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When I first moved to New York, enamoured by its parks and museums and design firms and restaurants and bars, I never imagined that there could be much more to its geography than that. How wrong I was. My first drive across the George Washington Bridge was jaw-dropping - the cliffs of New Jersey are astonishingly tall, covered in a dense thicket of trees. But that was just the tip of the iceberg. Drive up 87 to the Catskills or the Adirondacks and you'll witness the Hudson River winding its way through spectacular scenery and unforgiving seasons. Now I can't get enough; just two hours up the road, it's like the city never existed. Perfect recuperation after a long week.
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More People in New York 315

Petros Chrisostomou is an artist born in London, 1981 to Greek Cypriot parents. He decided to move to New York City having spent his life in London previously. He was a resident on the International Studio and Curatorial Program, New York. Recent selected exhibitions include Vertigo at Galerie Xippas, Geneva as well as Paris photo LA, at Paramount Pictures Studios in Los Angeles. 2013. He has also exhibited in Plastic Lemons, Spring Projects, London (2011), Revolver, Galerie Xippas, Montevideo (2010), Artists for Athens, The Breeder/Athens Playroom, Athens (2010), Fresh Faced and Wild Eyed, The Photographers Gallery, London (2009), In Present Tense-Young Greek Artists, EMST National Museum of Contemporary Art, Athens (2008).
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I am a 23 year old camera-operator and story-teller, originally from Minnesota, but I now live and create in New York City. My stee-lo is to record the world around me - mainly the interesting people and places that I encounter.
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Mirabella, a long time writer, visual artist and filmmaker, is currently completing her thesis years in the graduate department at The Tisch School of the Arts, where she is a Dean's Fellow. Mirabella has made various short films, and has screened at: The Catskills Film Festival, Atlanta Film Festival, Picture Farm Film Festival', Festival International Signes De Nuit, Palm Beach International Film Festival, The New Orleans Film Festival, The Montana Film Festival, and the First Run Film Festival. She was singularly nominated out of her class by the TISCH Graduate faculty for a Princess Grace Award, and recently won the Wasserman Fox Writing Award for Best Screenplay. She was recently accepted as a 2017 Marcie Bloom Fellow. Mirabella is currently in development on a television show, feature film, and new shorts.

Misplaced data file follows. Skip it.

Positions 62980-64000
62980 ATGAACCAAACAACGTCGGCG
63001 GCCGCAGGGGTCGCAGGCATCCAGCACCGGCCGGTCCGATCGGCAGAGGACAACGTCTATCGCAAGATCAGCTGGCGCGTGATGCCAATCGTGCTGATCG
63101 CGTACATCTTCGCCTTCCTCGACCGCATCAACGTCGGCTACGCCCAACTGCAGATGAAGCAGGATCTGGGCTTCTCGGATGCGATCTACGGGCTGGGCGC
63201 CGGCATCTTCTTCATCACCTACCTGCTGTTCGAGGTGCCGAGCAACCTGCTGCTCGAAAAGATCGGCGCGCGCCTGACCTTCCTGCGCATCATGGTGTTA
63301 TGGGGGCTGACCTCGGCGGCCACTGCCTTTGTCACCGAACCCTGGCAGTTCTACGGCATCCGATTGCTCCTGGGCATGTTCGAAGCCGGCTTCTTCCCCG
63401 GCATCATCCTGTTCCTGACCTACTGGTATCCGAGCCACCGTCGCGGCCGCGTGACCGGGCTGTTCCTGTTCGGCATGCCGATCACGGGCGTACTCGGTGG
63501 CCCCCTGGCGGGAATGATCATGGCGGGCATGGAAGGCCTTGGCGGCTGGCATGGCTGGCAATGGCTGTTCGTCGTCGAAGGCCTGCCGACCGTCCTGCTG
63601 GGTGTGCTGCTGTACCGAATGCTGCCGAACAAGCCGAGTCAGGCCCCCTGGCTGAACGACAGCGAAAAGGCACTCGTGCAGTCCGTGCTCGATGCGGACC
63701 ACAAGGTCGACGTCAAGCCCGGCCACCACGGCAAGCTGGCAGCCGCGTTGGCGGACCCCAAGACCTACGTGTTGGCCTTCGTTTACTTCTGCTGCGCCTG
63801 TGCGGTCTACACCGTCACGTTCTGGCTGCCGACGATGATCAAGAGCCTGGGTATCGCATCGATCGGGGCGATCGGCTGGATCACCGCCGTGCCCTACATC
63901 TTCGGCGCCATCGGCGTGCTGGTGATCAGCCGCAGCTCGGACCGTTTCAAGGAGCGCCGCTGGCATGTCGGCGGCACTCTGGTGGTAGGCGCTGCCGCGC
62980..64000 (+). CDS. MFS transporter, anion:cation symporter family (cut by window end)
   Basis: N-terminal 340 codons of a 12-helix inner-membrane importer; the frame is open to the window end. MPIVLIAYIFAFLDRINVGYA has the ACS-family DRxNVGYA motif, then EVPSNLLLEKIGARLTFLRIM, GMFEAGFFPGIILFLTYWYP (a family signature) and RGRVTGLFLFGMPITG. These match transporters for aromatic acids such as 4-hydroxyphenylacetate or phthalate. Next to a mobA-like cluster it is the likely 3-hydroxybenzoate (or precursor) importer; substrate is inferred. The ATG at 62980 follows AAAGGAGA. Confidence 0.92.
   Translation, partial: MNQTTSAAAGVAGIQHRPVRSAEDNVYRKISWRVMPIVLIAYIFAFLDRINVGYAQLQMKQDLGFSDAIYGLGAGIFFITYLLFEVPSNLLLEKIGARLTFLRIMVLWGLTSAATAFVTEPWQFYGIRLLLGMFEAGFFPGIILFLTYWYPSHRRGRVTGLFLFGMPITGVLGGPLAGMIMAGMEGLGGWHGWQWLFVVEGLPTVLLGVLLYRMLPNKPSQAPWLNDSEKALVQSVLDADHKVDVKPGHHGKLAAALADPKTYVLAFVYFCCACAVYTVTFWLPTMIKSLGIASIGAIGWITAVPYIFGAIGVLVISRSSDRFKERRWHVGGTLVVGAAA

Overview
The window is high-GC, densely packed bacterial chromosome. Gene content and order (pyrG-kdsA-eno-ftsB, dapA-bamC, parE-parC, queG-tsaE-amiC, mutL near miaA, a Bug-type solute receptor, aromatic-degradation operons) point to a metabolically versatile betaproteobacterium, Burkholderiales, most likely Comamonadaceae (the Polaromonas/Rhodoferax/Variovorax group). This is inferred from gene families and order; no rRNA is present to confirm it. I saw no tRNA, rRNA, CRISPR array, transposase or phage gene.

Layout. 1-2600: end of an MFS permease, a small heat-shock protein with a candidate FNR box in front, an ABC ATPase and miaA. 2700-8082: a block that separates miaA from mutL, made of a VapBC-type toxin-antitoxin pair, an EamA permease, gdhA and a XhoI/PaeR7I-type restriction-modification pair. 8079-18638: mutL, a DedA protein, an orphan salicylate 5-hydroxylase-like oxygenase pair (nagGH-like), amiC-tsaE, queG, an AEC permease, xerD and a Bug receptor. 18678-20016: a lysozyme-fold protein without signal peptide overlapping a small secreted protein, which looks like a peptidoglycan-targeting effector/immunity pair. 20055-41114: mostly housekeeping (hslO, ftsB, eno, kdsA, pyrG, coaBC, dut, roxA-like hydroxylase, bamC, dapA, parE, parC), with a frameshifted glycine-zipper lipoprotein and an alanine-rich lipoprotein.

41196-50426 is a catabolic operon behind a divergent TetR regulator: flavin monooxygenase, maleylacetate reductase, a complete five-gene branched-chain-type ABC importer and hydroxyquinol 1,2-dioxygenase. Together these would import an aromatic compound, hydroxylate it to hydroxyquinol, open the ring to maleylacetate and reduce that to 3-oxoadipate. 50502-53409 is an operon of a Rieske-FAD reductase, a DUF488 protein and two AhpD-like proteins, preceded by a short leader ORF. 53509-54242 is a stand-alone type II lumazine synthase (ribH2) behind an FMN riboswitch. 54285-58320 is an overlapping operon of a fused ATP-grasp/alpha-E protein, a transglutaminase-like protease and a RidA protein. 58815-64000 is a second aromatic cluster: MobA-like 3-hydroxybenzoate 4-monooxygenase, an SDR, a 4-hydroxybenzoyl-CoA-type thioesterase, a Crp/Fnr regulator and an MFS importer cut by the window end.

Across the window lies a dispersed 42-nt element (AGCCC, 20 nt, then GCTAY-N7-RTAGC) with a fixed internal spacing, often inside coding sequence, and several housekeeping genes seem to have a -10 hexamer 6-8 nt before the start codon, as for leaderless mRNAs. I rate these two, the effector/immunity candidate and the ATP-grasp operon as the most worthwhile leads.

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Mitzi Akaha is a New York-based actress with roots in the Midwestern US, Japan, and the central coast of California. After developing her career in Japan, she relocated to New York in 2014 where she continues to contribute her particular talents and peculiar humor to a variety of projects, starring in national commercial spots, music videos and films. She is also a published writer and illustrator and has multiple scripts in development.
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Clémence Polès is a New York-based creative strategist & marketer. Born in the south of France and raised in Dubai, she graduated from King's College London with a Masters in International Marketing. Prior to consulting, Clemence was leading the marketing efforts and digital content of tech start-up, Splacer. Since, she has worked with clients such as Sonos, West Elm, Soho House, Casper, Canal Street Market and more. She is also the creative mind and photographer behind Passerbuys, a website built around real recommendations of the women that pass us by, gaining press from the likes of Time Out, Refinery29, Sight Unseen & more.